Hardfault with corrupt/strange MSP

In the process of tracking down an errant hang, I’ve gotten myself to a point where I can reproduce a hard fault within ~5 minutes of run time, but the hard fault state makes no sense to me. Looking for some help in understanding what I am seeing…

Project is based on an LPC1517 cortex-m3/ FreeRTOS 10.0.0 using all statically allocated objects/constructs - no heap/malloc/free

I currently have 5 threads:
Idle, priority 0
timer, priority 2
main loop, priority 1
CAN rx, priority 1
CAN tx, priority 1

There are 3 queues:
CAN rx,
main event,
CAN tx

The CAN rx thread blocks on the CAN rx queue waiting for CAN frames and either posts them directly into the main event Q or assembles multi frame requests then posts into the main event Q. The main loop blocks on main event Q, handles the event request then posts one or more reply frames into the CAN tx Q. The CAN tx thread blocks on the CAN tx Q then sends each frame it pulls off of the Q. After sending a frame, the CAN tx thread blocks on a direct task notification for the completion of the transmission then goes back to blocking/pulling from the CAN tx Q.

The CAN rx Q is fed by the CAN interrupt via a call to xQueueSendFromISR. The CAN tx thread notification is provided by the CAN interrupt via a call to vTaskNotifyGiveFromISR.

The only 2 interrupts currently active are the CAN interrupt which has a priority of configLIBRARY_MAX_SYSCALL_INTERRUPT_PRIORITY, this is set with the CMSIS function that provides the proper shifting of the bits to the correct location and a watchdog interrupt that is currently just resetting itself with no calls to any FreeRTOS API.

I have code in place to setup my stacks (including idle and timer) with special values that I can see from memory dumps that there are no stack overflows. I also have the stack checking code turned on. Additionally I have asserts defined to halt the processor in an infinite loop should an assertion fail.

The system will run for ~ 5 minutes, accepting a CAN request and replying properly. A hard fault will occur. What I see in the registers does not make sense to me (the following are example from the latest test - they may vary a small bit from run to run). Inside the hard fault the MSP has a value of 0x20005CC, the PSP 0x20005A8. Both of these are valid stack for CAN rx thread. However, the memory for this chip runs from 0x2000000-0x2003000 - the MSP should be somewhere towards the end of that range. It is there any other time I stop the execution.

I can find no place in the disassemble code where the MSP is being explicitly set other than the scheduler start code. Furthermore, the memory between where the MSP should be and where it is, is generally correct - i.e. there has been no loop or recursion that is actually stacking to this point.

In this case, I have a LR of 0xFFFFFFF1, so I got here during an interrupted exception, but I have seen the LR with 0xFFFFFFFD as well so that implies that it is not related to an expection. Even more frustrating here, in one instance the LR was 0xFFFFFFFF which makes absolutely no sense to me. Additionally, the automatically stacked values inside the hard fault handler are suspect as well: PSR = 0, LR = 0xA5A5A5A5 (one of my stack magic values), and the PC points to line 3145 in tasks.c in xTaskRemoveFromEventList.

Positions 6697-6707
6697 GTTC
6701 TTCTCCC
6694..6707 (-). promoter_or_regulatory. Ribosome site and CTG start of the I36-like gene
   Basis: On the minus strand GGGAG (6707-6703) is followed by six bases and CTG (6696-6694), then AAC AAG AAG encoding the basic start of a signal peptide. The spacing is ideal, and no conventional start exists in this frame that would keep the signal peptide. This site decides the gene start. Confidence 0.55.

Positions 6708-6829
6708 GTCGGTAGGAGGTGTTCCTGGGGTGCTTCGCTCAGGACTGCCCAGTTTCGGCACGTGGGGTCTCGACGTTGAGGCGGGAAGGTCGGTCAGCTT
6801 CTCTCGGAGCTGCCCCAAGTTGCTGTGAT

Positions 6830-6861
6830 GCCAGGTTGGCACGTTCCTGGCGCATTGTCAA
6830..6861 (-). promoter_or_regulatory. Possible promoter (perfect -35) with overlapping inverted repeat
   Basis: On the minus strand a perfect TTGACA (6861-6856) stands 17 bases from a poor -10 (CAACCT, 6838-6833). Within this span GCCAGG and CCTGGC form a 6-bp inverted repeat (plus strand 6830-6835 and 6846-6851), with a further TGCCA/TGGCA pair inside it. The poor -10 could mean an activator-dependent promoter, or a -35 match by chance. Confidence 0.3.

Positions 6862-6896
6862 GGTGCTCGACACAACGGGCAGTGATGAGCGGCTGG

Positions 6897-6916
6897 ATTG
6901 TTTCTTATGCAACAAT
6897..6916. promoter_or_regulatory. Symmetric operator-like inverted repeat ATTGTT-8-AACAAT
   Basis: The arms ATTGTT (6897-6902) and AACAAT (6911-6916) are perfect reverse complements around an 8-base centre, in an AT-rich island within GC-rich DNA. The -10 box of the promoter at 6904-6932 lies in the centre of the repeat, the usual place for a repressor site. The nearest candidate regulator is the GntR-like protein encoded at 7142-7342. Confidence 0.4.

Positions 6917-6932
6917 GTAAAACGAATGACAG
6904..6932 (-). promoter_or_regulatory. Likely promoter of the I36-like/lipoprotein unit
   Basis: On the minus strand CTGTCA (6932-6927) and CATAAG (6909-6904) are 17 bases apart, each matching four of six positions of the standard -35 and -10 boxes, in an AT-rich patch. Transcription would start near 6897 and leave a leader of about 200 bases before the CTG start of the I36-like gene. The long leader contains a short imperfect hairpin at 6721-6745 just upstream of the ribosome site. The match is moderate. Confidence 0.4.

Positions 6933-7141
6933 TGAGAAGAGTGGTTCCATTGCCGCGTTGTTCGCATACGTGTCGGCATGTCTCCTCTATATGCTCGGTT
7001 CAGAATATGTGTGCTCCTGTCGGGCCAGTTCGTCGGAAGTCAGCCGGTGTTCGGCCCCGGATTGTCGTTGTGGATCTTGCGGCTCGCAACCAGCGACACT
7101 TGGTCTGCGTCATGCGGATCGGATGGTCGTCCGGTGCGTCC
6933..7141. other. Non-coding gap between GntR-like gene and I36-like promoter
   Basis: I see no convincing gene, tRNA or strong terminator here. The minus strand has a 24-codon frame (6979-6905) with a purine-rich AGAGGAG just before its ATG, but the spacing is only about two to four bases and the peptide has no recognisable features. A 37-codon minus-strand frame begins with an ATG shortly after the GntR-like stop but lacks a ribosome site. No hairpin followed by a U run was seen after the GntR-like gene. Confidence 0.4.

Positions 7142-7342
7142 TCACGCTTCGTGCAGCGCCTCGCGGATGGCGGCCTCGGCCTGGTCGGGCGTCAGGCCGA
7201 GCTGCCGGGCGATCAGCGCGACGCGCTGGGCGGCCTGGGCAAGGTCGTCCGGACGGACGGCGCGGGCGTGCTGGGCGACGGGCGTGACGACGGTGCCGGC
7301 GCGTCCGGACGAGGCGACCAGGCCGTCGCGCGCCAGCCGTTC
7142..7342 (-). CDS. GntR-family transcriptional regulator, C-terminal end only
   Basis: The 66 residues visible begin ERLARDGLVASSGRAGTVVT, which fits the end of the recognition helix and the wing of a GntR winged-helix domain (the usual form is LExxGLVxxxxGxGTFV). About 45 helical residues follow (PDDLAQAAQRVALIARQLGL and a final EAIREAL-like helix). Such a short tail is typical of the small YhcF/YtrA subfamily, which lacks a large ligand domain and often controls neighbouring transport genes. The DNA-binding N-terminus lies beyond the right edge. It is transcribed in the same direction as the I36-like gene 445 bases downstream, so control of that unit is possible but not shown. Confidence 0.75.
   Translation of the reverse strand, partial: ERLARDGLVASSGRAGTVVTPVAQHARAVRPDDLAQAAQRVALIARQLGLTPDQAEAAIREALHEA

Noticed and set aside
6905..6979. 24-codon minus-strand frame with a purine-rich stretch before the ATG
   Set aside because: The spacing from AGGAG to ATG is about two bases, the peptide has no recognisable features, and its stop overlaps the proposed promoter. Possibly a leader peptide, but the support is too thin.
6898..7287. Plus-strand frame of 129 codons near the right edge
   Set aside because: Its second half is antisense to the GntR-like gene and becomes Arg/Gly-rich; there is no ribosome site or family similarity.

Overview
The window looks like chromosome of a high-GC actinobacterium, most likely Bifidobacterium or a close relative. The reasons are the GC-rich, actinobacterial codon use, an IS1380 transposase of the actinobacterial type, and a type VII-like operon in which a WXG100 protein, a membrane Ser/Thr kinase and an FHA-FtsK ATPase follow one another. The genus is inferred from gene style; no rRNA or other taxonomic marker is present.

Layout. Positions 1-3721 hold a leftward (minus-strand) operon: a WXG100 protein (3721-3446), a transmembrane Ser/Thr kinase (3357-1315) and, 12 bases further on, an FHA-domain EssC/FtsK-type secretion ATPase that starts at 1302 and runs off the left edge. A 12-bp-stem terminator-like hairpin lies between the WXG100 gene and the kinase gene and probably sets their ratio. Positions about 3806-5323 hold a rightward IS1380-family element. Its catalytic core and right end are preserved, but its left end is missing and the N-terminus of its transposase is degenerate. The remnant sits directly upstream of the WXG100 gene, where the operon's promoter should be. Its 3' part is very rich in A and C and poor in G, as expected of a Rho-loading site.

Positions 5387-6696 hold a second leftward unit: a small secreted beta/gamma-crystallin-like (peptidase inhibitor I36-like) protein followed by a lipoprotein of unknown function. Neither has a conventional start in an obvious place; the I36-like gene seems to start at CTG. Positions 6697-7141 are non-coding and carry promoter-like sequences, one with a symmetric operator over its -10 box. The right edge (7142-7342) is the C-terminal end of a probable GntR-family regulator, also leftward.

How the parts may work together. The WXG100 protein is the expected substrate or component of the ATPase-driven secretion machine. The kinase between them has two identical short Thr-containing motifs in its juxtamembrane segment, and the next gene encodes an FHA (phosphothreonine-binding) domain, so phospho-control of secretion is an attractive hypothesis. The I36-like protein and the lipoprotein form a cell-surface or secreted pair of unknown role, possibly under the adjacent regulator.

I’m sure I’ve left out useful info, but I’ve been staring at this for 2 weeks…

I guess the ask here is:

  1. Does the general approach sound correct? Is there something missing from FreeRTOS stand point that could be causing this?
  2. Anyone with lots of experience at hard faults please chime in and help me understand how I can be seeing the values I see. Is there someway to corrupt the MSP without explicit calls to set it or without validly stack to that value?
  3. Any other helpful suggestions to get past this…
  1. I think the app design sounds good. Nothing stands out to me as problematic from a FreeRTOS standpoint.
  2. Since the MSP is manipulated any time it’s the active stack pointer, then any kind of context corruption or main stack corruption could cause MSP to receive an invalid value.
  3. Your description tells me you have already explored the usual suspects. Here are some unusual suspects:
  • Variables on the main stack, created prior to starting the scheduler, that are intended to survive after starting the scheduler. They don’t.
  • Incorrect installation of FreeRTOS vectors. See the #define’s in item #1 here.
  • Main stack overflow. FreeRTOS does not check the main stack for overflow, even if you turn on stack checking. From your description it sounds like you have task stacks pretty well covered, but I couldn’t tell if you are also checking the main stack (the ISR stack) for overflow.

Isolated this to a smaller project and posted that up in a new thread here: https://forums.freertos.org/t/xqueuereceive-failing-with-corruption/11022